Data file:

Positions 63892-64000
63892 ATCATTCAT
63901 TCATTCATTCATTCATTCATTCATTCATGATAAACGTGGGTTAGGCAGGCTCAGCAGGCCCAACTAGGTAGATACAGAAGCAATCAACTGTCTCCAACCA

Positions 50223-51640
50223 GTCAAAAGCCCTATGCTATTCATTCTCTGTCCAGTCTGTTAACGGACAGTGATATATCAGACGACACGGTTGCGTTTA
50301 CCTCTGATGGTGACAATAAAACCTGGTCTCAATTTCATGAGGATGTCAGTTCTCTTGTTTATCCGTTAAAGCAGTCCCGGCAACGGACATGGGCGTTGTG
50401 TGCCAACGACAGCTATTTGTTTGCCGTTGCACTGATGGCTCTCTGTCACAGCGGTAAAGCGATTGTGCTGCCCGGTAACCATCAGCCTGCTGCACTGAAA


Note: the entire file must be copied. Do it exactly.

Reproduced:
Positions 63892-64000
63892 ATCATTCAT
63901 TCATTCATTCATTCATTCATTCATTCATGATAAACGTGGGTTAGGCAGGCTCAGCAGGCCCAACTAGGTAGATACAGAAGCAATCAACTGTCTCCAACCA

Positions 50223-51640
50223 GTCAAAAGCCCTATGCTATTCATTCTCTGTCCAGTCTGTTAACGGACAGTGATATATCAGACGACACGGTTGCGTTTA
50301 CCTCTGATGGTGACAATAAAACCTGGTCTCAATTTCATGAGGATGTCAGTTCTCTTGTTTATCCGTTAAAGCAGTCCCGGCAACGGACATGGGCGTTGTG
50401 TGCCAACGACAGCTATTTGTTTGCCGTTGCACTGATGGCTCTCTGTCACAGCGGTAAAGCGATTGTGCTGCCCGGTAACCATCAGCCTGCTGCACTGAAA